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One Family’s Journey to Catholic Education

I am a product of Michigan’s public schools. My mother was a teacher, and I loved growing up in a small, rural setting where I could learn well and thrive. I loved my tiny hometown and the way its school spirit would light the whole community at various times throughout the year.

When my husband and I started a family, there was no question. We would send our children to public schools as well. We chose a small town with a well-reputed district and began the work of educating our boys, academically, personally and, of course, in the faith. I envisioned my boys growing up the way I had, with church and school and community all providing that safe, stable feeling of home they’d need in their lives.

And then, over time, things started to go wrong for my older son, Alex. Bright but shy and rather gloomy sometimes, he found his middle school years difficult. He spent a lot of time alone, and he began to fail several of his classes as he struggled to find his footing. After many efforts to help him right his ship, we all determined that he just needed a change.

We chose Lansing-based St. Gerard, due to its proximity and its reputation. We had friends who valued the school, and in an 11th-hour, Hail Mary pass, I called the school and asked for a visit. Alex would make the change during his last semester of eighth grade, which was not ideal, but we felt it just might work.

When we arrived, I was moved nearly to tears. The sight of crucifixes in the classrooms, the knowledge that Alex was going to be viewed holistically, as a person with not only academic, but also spiritual and personal needs, made me know immediately that this was the right choice for him. And Alex seemed to sense it too. Even my husband, who was not yet Catholic at that point, believed this was the best decision we could make.

Then-principal Shelly Piecuch was wise. She asked Alex directly what he wanted to get out of his time at St. Gerard. His response—one I’ll never forget—was simple. “I want to have a work ethic,” he said. “I think I can find it here.”

And while he was there, he did. He is one of the hardest workers I know—his strong, vibrant, can-do attitude has remained with him through four years at Lansing Catholic, through his four  years at the U.S. Merchant Marine Academy, and now in his service as an officer and engineer on board a U.S. Navy vessel. He’s also a man of great faith: the minute he could, he became a member of the Knights of Columbus and he takes care to attend Mass regularly, no matter where in the world he might be.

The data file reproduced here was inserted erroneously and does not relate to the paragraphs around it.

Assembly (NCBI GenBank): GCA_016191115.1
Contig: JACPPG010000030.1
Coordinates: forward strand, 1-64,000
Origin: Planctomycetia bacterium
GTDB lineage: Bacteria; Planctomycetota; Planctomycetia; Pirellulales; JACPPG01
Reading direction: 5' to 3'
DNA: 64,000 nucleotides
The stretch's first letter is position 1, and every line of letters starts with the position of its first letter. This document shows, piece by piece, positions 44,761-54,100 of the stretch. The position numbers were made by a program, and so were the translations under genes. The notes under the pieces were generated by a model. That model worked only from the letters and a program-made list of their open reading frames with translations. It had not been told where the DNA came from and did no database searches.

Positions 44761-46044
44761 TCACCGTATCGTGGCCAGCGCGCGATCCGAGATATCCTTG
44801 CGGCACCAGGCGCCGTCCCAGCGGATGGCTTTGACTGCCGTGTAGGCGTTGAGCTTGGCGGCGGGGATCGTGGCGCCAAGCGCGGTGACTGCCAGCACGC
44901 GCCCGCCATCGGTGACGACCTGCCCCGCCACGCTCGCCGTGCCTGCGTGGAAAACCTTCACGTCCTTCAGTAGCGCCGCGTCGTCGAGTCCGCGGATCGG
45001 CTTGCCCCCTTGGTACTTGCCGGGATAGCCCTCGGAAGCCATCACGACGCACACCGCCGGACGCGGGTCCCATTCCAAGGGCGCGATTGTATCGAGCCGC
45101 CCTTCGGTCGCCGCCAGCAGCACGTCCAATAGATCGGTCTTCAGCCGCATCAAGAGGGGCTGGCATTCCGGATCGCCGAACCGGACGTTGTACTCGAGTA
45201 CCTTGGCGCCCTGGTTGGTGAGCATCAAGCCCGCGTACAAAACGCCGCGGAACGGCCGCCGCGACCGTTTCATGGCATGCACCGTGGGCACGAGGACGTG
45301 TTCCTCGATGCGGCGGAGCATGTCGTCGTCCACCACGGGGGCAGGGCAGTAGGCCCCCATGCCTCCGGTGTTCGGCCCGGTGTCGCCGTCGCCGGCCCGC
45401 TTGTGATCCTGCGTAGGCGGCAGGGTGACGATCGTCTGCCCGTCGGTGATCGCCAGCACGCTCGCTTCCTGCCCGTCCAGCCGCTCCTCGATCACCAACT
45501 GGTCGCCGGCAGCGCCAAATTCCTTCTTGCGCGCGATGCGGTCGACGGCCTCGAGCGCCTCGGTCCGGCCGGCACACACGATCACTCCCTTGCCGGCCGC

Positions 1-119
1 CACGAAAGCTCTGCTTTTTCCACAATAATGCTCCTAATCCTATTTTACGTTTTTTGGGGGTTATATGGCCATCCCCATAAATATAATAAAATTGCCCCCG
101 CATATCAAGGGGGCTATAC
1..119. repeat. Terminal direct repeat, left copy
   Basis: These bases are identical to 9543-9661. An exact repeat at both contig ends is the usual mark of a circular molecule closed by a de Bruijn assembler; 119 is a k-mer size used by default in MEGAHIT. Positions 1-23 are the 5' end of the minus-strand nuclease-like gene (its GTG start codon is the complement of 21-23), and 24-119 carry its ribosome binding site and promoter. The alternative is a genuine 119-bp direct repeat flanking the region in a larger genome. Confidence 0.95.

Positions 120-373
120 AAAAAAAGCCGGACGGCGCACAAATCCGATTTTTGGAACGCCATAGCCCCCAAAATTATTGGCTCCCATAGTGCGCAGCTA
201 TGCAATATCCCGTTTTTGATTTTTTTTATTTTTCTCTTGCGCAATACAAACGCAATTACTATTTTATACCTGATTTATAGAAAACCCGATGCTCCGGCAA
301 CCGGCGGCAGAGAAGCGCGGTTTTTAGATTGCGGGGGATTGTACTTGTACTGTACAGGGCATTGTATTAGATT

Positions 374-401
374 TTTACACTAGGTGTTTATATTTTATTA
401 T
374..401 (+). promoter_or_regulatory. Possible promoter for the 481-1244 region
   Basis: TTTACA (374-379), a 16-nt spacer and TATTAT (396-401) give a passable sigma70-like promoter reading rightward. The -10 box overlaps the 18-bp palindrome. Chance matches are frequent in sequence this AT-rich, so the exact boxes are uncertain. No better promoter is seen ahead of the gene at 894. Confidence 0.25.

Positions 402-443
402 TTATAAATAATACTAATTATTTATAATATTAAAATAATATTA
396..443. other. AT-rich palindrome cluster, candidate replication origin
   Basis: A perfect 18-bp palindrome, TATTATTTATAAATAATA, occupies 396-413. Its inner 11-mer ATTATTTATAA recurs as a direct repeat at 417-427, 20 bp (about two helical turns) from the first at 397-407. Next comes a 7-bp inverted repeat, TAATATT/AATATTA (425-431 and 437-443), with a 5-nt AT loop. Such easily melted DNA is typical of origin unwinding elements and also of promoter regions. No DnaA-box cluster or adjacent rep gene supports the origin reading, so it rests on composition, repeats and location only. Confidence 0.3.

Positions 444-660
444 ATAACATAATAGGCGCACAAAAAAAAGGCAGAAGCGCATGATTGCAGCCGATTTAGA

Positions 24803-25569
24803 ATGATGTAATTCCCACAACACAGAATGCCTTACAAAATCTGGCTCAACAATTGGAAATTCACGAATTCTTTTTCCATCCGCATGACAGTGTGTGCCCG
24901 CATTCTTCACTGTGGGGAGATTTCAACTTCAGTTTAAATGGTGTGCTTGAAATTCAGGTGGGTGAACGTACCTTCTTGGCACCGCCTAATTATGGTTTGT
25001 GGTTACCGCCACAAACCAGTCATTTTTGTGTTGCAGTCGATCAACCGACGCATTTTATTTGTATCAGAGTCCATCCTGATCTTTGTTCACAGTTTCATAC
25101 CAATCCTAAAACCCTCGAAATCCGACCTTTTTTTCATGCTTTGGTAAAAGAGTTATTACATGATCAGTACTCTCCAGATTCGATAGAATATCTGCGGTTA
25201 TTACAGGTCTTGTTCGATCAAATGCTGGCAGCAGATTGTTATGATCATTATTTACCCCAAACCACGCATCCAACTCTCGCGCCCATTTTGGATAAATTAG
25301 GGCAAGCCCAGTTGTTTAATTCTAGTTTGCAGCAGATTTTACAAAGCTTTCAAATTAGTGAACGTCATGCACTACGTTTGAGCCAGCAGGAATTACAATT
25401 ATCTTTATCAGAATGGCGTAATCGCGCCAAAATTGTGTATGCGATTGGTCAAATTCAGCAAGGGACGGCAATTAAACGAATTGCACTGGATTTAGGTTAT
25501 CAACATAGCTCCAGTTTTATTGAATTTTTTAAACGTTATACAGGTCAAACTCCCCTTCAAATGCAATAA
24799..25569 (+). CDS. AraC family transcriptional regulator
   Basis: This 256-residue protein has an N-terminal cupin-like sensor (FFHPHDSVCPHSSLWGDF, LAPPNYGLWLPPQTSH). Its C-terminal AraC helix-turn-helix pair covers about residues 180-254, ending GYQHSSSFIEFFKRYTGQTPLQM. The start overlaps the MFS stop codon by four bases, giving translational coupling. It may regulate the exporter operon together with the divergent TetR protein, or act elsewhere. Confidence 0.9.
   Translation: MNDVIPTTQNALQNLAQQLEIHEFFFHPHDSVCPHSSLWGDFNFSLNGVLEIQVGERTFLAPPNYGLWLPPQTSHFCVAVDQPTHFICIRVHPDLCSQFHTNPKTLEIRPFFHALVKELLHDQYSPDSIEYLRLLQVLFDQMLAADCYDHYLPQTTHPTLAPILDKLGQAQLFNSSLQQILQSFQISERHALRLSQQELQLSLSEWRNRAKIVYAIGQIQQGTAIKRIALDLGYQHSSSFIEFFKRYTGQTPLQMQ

The minute it made sense, we moved our younger son, Don, to St. Gerard too. He is set to graduate from Lansing Catholic in the spring. He’s become a thoughtful and well-rounded young man whose childhood insecurities have been erased altogether, and whose opportunities seem limitless.

And along the way, thanks to being part of the Catholic school ecosystem, my own faith has grown. Moreover, my husband has converted to Catholicism, based on the strength of the relationships he’s known and the religious instruction he has received, almost through osmosis.

Are we proud? You bet! But more than anything, we are grateful. We deeply appreciate the calling we received to consider Catholic education and the ways we have come to know God through these sets of experiences. Who knew the Lord would use a lonely little boy to move the mountains of our family and deliver miracles of his own making?

And that feeling of stability, school/community spirit and “home” I craved for my boys? I’ll be honest: when we first considered St. Gerard, I feared that would be sacrificed. Over the years, however, our family has found very little difference—in fact, in many ways, our community is broader, happier, and more diverse than any we’d contemplated before. We identify strongly as Falcons and Cougars and will always be grateful to have found a home on these campuses.

I know Catholic schooling isn’t for everyone. But as you read through these pages, it’s likely you’ll learn something you didn’t know about the state of Catholic education across the diocese. The outdated notion of nuns with rulers is one that should be discarded forever. That old trope has been dead for a long time—and our Catholic schools are very, very much alive. 

In fact, today’s Catholic schools are dynamic and impressive places where the finest educators—and, most important of all, God—are hard at work.

And so, in the words of Fr. Dwight (whose inimitable voice returns next month), our journey in FAITH continues.